Executions and the Legacy of Race-Based Lethal Violence: Explaining Intra-Southern Variations in the Death Penalty

William S. Lofquist, SUNY College at Geneseo

ABSTRACT
Though the use of the death penalty is widely recognized as occurring disproportionately in the south, there is quite substantial variation in the intensity of death penalty use within this region. Texas, Virginia, Florida, and more recently Oklahoma are widely recognized as quite active in their use of the death penalty. Less well known is that Tennessee, Georgia, and, especially, Mississippi, make less active use of the death penalty, especially executions. Likewise there are substantial intra-state variations in use of the death penalty. The present research explores county and state level variations in use of the death penalty in the south in an effort to explain these variations and identify their meanings. Findings suggest the continuing relevance of historical factors, particularly patterns of slavery and lynchings. These findings are used to suggest that post-Furman executions are distributed according to the social realizability of vengeance.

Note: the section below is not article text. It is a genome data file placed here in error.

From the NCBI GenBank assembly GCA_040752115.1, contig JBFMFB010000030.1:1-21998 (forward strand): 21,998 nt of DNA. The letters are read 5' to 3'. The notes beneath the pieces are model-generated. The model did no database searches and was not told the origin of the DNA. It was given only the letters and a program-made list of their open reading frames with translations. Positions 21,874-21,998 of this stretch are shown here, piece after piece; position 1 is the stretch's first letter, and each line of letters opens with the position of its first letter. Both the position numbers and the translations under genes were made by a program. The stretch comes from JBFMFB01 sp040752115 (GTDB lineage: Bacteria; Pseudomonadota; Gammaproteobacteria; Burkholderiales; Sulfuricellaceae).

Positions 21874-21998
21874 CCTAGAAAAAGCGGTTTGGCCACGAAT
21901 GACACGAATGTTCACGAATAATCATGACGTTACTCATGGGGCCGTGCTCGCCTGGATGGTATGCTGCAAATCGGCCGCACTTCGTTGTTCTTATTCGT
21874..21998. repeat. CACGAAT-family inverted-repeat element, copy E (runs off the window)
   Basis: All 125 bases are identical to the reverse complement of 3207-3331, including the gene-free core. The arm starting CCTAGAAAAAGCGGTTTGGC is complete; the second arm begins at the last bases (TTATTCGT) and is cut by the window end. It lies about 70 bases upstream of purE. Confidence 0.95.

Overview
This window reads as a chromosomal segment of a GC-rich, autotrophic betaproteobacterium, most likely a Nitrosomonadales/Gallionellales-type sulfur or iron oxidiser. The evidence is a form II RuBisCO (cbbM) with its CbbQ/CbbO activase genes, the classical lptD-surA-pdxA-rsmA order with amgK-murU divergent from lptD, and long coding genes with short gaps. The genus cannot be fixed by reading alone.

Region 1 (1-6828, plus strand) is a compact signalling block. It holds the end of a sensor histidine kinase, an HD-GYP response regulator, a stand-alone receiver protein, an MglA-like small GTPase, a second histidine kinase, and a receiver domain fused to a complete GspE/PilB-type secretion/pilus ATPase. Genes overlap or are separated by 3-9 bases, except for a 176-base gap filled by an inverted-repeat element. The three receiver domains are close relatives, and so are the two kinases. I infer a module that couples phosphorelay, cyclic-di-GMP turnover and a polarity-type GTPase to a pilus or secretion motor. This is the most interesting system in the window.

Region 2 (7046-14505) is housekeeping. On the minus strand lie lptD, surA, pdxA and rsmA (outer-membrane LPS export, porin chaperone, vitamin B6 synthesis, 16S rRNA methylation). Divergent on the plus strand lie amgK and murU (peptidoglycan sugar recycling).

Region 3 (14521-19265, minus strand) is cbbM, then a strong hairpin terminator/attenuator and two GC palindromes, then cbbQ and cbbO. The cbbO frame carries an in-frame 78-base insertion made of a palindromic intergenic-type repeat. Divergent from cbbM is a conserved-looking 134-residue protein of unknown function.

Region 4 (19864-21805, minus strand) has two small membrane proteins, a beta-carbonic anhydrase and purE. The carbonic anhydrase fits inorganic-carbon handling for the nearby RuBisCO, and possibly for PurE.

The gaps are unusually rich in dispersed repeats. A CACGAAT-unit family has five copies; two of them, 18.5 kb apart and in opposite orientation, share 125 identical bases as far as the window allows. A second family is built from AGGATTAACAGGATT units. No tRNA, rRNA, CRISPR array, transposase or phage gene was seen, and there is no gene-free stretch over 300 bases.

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Updated 05/20/2006